Okay, tell us the truth, how many times have you googled “the best way to make Indian chai at home”? Don’t be shy, we all google things we may not want to admit in public. No matter whatever Google throws at you, the truth of chai-universe is that once you start brewing your chai regularly you will eventually become an expert at chai making. Because if you truly love chai, you can’t help but constantly explore ways to make it better, to brew your own signature potion. It’s the unspoken truth that every chai lover swears by.
Before starting, let’s get some facts clear. Indian chai, unlike the tea consumed in North America or the UK, is rich and milky, deeply coloured and flavourful. It is best had piping hot.
Now, let’s get to the making of it, and the ingredients required. Ideally the typical Indian chai is made with strong, black tea leaves, thick whole milk and a good amount of sugar (depends on how sweet you want your tea). You can make it a simple milk-tea-sugar concoction or you can even spice it up by adding ...spices , yes this version is called Masala Chai. The masala (spice mix) usually consists of cinnamon, ginger, cloves, cardamom, bay leaf, peppercorn, but it can vary slightly according to personal preferences - add or subtract what you prefer, basically.
The success of making a good cup of chai depends on the quality of water and milk more than anything. The tea leaves are also important. You can find some excellent quality varieties here, straight from the gardens of Assam & Dooars.
Some people like to boil the water and milk separately, or to add the milk at the end. But we have found that the final product is quite effective even when you toss it all together in the sauce pan/ pot. So, let’s start with adding water, milk, spices and let it simmer in a saucepan on the stove.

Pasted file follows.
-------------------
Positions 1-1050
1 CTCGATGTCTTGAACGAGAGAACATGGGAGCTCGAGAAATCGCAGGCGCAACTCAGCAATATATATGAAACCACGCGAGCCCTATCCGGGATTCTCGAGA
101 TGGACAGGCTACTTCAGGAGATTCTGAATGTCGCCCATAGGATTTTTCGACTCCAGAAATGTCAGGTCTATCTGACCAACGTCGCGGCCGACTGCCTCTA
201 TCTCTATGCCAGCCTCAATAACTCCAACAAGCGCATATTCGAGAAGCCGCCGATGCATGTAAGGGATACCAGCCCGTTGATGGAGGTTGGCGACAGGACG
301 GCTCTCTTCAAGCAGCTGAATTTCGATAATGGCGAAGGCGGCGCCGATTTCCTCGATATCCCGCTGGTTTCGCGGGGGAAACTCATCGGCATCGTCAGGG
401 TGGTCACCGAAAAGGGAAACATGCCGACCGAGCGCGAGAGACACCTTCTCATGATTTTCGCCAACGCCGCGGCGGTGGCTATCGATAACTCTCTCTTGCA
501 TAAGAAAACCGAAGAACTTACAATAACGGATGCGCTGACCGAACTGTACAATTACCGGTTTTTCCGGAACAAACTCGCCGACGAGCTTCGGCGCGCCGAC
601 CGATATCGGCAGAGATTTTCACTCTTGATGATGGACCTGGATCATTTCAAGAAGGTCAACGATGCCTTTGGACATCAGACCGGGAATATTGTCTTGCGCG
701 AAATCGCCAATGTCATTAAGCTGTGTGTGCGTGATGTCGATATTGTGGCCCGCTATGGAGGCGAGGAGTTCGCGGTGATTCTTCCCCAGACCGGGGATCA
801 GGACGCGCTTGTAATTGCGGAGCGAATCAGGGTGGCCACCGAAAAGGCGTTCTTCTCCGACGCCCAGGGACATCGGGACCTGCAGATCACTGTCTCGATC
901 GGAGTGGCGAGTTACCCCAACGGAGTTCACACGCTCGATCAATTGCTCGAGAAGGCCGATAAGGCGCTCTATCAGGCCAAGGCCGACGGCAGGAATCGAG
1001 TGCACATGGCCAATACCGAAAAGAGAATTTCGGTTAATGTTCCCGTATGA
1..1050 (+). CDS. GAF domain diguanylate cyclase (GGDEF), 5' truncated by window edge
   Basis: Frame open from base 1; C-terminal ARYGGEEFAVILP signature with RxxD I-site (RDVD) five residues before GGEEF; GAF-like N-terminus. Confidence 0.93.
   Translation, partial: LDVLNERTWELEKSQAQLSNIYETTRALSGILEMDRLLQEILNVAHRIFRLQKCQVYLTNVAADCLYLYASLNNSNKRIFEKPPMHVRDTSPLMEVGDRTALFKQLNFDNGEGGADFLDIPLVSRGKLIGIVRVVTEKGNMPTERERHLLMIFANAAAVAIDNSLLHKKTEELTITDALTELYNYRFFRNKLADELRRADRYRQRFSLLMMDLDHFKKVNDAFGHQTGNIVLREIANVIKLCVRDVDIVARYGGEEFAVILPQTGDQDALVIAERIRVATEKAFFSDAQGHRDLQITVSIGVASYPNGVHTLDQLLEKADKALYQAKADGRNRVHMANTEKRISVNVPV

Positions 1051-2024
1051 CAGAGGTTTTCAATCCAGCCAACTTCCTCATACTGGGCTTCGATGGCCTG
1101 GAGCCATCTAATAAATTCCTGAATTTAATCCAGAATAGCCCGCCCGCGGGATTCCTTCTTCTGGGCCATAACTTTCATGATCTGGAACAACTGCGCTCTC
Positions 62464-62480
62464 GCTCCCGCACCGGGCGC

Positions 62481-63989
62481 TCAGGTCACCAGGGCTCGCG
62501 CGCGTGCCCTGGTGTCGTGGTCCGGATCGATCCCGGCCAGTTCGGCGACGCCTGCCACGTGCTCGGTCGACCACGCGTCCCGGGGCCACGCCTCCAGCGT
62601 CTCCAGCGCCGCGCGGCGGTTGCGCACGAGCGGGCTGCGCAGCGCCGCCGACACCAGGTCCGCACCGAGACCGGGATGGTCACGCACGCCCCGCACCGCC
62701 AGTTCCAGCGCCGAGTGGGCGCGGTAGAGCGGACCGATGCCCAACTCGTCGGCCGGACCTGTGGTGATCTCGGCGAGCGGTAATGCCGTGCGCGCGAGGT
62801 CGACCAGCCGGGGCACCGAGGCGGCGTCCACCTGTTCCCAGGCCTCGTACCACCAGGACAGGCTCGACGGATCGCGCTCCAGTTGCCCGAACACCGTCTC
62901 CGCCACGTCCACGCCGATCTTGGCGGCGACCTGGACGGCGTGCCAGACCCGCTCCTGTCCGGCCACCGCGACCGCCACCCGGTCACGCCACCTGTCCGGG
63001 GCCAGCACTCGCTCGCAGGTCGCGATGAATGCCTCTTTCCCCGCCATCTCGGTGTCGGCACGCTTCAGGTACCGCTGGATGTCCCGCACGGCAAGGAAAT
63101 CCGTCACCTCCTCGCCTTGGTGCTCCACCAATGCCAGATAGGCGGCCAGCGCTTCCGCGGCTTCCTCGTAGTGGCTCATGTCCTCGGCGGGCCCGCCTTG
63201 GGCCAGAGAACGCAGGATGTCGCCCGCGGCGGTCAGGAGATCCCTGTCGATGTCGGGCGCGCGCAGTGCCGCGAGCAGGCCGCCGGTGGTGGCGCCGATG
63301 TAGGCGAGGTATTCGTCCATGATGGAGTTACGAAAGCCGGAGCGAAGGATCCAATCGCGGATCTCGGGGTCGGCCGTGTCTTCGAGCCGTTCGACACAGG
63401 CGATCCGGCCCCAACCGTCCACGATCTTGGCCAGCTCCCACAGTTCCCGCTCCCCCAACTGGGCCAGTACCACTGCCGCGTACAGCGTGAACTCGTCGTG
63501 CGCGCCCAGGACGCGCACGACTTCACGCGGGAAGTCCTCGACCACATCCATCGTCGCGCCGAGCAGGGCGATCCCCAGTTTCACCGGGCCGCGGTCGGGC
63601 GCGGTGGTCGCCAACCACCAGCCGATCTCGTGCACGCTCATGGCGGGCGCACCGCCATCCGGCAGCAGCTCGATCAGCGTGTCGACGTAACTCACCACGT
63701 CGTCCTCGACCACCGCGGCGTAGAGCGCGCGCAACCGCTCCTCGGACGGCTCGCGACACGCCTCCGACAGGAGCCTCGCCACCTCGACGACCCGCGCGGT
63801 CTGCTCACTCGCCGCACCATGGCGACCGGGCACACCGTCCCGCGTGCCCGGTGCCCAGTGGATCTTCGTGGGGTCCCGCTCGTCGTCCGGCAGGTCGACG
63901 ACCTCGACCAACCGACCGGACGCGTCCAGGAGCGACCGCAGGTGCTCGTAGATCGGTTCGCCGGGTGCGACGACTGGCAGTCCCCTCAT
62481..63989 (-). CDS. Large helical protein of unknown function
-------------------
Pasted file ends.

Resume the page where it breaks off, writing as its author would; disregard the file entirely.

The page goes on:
You can either roast and grind your own spices in bulk but if it is not really practical for you, look for the already ground masala (Tea Masala) in any local Indian grocery store.
After everything is tossed in the pot and the heat is increased, wait for the tea to boil. Once it reaches its first boil, turn it to medium-high heat and let it simmer a bit. The best way to check if it is done is to watch for the color. The tea should turn a nice brown color. If it’s pale, it’s not done. But make sure it doesn't boil for too long, or it might become too concentrated and taste bitter.
Once the tea is done, take it off the heat and strain into glasses immediately. There you are, with the most loved drink by millions of Indians. Enjoy!
- 1 cup water (I use tap)
- 4 tsp. loose leaf tea
- Sugar, to taste
- 1 cup milk
- Add water, milk, sugar and tea leaves in a small pot and stir everything to mix.
- Continue heating over medium-high heat until the mix is rapidly boiling.
- Turn heat down a bit, and let the tea simmer until the color begins to change to a darker brown, 3-5 minutes.
- Increase the heat again and let the tea come to 3 more vigorous boils, approximately 2-3 minutes.
- Remove from heat, and strain into cups immediately.
For Masala Chai
Follow the same recipe and method as above, but also add
- small chunk of ginger, smashed
- 1 bay leaf
- 4 green cardamom pods, crushed
- small sliver of cinnamon
- 4 peppercorns
- 3 cloves
- Add these spices, whole, to the water when you add the tea leaves.
If using the pre-made ‘Tea Masala’ keep in mind that because the spices are ground, they are strong. A little goes a long way! Less than 1/4 tsp. per 2 cup-serving of chai should be enough.